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Specific Torque?

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Hey guys,

 

I just got my first bike, it's a crf250r, but before I can get it on the dirt I need to change the oil and tubes and such. On the manual for the bike it says to tighten nuts to a specific torque. Is that necessary? Or can I just use a regular wrench and tighten it as much as i can?

 

Thanks, Mel

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Buy the torque wrench. You can go by feel on the oil drain bolts and axles and stuff but a torque wrench is a good idea for parts like triple and pretty much mandatory if you ever have to do the valves. If you are not comftorable with knowing how tight is too tight and how tight is not tight enough I'd get the torque wrench and torque everything. 

 

Pulling threads because you overtightened can be a real headache and/or expensive.

Edited by imbackmkay

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If using a torque wrench you must use a good quality 1/4 inch drive one. A 1/2 wrench is too big, and will do expensive damage quickly. Aluminum is very soft an strips easily. If doing it by hand, bolts just need to be snug, not "as much as I can"

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I'd go with a 3/8" I've got a 10ft/lb-100ft/lb SK and it it works for 95% of bolts on my bike.

 

Don't cheap out either plan to spend around 100 for a good one.

Edited by imbackmkay

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3/8 is too big. Torque wrenches are quite inaccurate at the lower and upper limits of their ranges. There are plenty of bolts on this bike with specified torques of less than 10ft/lb.

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3/8 is too big. Torque wrenches are quite inaccurate at the lower and upper limits of their ranges. There are plenty of bolts on this bike with specified torques of less than 10ft/lb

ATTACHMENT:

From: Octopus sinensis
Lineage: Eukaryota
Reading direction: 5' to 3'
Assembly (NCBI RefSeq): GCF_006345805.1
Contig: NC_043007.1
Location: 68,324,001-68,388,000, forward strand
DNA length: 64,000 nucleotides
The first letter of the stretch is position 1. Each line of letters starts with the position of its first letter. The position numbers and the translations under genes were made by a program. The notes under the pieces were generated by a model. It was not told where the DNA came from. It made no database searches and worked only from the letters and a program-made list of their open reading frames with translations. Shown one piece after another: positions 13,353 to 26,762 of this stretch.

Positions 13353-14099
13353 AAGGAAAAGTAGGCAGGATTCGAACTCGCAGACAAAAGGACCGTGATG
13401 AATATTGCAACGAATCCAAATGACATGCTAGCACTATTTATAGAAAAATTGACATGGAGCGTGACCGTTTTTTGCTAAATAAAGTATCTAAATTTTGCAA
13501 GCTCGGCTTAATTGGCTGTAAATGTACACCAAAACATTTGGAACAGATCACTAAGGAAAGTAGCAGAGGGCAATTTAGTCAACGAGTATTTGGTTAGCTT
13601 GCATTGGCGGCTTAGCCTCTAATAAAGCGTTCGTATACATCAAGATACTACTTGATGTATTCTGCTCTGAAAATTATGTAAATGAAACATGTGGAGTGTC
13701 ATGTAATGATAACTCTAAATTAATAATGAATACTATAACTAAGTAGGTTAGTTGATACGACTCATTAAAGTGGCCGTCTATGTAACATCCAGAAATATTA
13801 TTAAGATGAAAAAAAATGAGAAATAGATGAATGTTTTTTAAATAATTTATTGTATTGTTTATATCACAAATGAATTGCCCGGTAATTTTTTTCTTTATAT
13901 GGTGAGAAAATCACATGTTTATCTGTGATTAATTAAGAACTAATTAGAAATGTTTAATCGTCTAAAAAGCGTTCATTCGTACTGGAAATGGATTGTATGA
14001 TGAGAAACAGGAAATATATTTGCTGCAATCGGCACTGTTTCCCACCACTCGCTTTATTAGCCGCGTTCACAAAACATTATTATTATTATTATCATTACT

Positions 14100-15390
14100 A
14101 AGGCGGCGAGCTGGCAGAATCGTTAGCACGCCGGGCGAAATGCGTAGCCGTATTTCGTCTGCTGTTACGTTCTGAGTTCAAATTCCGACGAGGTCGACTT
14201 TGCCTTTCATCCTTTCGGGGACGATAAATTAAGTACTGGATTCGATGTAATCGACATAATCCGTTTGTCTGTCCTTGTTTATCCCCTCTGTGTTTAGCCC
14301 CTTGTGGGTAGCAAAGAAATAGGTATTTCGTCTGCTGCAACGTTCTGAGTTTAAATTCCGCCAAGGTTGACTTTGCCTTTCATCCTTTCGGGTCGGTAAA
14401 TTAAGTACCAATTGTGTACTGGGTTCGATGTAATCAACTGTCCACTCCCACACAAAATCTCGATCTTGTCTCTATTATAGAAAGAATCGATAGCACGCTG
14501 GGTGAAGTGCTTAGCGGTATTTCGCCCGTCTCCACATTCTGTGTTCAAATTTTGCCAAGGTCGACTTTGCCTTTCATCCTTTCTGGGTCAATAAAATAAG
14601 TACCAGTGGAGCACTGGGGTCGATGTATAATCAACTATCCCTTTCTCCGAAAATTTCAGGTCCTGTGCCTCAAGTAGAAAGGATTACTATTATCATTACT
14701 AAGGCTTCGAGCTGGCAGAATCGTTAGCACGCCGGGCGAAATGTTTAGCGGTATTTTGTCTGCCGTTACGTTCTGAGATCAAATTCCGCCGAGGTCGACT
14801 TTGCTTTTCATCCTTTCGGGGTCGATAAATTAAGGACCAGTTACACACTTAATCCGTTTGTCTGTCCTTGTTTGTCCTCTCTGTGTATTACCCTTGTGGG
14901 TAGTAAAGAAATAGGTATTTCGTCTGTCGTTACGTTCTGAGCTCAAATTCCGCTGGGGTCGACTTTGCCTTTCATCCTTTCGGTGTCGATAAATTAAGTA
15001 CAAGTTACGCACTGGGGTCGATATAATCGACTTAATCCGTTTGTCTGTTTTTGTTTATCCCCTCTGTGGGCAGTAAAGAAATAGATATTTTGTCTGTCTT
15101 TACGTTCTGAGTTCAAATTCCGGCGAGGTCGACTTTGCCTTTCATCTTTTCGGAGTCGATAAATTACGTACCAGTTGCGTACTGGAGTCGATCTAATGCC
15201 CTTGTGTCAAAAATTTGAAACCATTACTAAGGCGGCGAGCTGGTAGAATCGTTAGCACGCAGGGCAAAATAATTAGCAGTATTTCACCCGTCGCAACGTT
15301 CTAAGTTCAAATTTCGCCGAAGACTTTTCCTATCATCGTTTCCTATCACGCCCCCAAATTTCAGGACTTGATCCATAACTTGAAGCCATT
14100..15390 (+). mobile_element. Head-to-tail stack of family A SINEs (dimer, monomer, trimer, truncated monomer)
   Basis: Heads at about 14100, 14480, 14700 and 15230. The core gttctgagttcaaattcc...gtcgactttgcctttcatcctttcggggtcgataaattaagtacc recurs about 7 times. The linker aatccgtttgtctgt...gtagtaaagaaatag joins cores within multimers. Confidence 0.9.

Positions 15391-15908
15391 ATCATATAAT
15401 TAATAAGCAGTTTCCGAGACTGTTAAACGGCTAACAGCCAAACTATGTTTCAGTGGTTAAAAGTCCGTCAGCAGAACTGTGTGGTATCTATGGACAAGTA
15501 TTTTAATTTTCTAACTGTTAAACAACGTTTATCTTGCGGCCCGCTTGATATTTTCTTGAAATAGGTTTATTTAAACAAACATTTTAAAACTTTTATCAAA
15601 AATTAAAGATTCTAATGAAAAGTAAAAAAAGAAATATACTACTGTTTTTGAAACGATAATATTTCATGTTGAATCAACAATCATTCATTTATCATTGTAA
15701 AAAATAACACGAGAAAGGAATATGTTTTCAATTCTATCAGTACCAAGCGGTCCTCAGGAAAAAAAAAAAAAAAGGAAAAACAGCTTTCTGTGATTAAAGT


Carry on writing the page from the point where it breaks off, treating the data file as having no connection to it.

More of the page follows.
If you're gonna torque everything you really need both. Most bolts that are important to torque are over 10 ft lbs (suspension, triple clamps, the entire top end minus the valve cover). I don't bother with all the 6mm bolts with lower torque specs simply because it's overkill (imo)

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If using a torque wrench you must use a good quality 1/4 inch drive one. A 1/2 wrench is too big, and will do expensive damage quickly. Aluminum is very soft an strips easily. If doing it by hand, bolts just need to be snug, not "as much as I can"

For MOST general stuff I use good quality 1/4" drive socket set, short extension, 8mm,10mm & 12mm sockets and open/boxed end wrenches and snug is better than snapping the bolt.

As well, I use a LITTLE anti-seize on most steel bolts that go into aluminum. My Clymer is then specific as to where you need to use lock-tite.

I recently asked my local bike shop guy what he uses for a torque wrench. He tells me he uses a good t-handle wrench set and tighen's by feel or for example gets the bolt just snug, just barely seated, then 1/8 or 1/4 turn. He's been doing this for years so.......

When I look at the General Maintenance torque specs in my manual, it gives them in N*m (First and most complete), in-lb (2nd and covers most), & ft-lb (3rd for large bolts/nuts).

For example..

Spokes - 3.8 N*m or 32.7 in-lb

Oil Drain Bolt - 22 N*m or no in-lb or 16 ft-lb

Rear Axle - 127 N*m or 94 ft-lb - I use a good quality open/box end wrench for this.

When you start getting into Clutch Torque specs for it looks like a 3/8" or 1/2" drive in-lb or ft-lb wrench would be better

So my take is ideally you would have a 1/4" N*m torque wrench for things up to 25 N*m, then a 1/2" ft-lb for torque wrench for things above 25 N*m.

This is more than slightly confusing and then if you start adding in torque adapters or extensions, you start getting into math

Using this a 10 to 100 ft-lb wrench only gets you down to 13.5 N*m which would over tighten a lot of the clutch bolts.

http://www.unitconversion.org/energy/newton-meters-to-foot-pounds-conversion.html

I'd be interested to hear if there's an ideal cost effective solution to this if you really want to have a torque wrench or wrenches to cover everything.

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If using a torque wrench you must use a good quality 1/4 inch drive one. A 1/2 wrench is too big, and will do expensive damage quickly. Aluminum is very soft an strips easily. If doing it by hand, bolts just need to be snug, not "as much as I can"

He is right. I cracked an aluminum intake on a Buick using to big a torque wrench once

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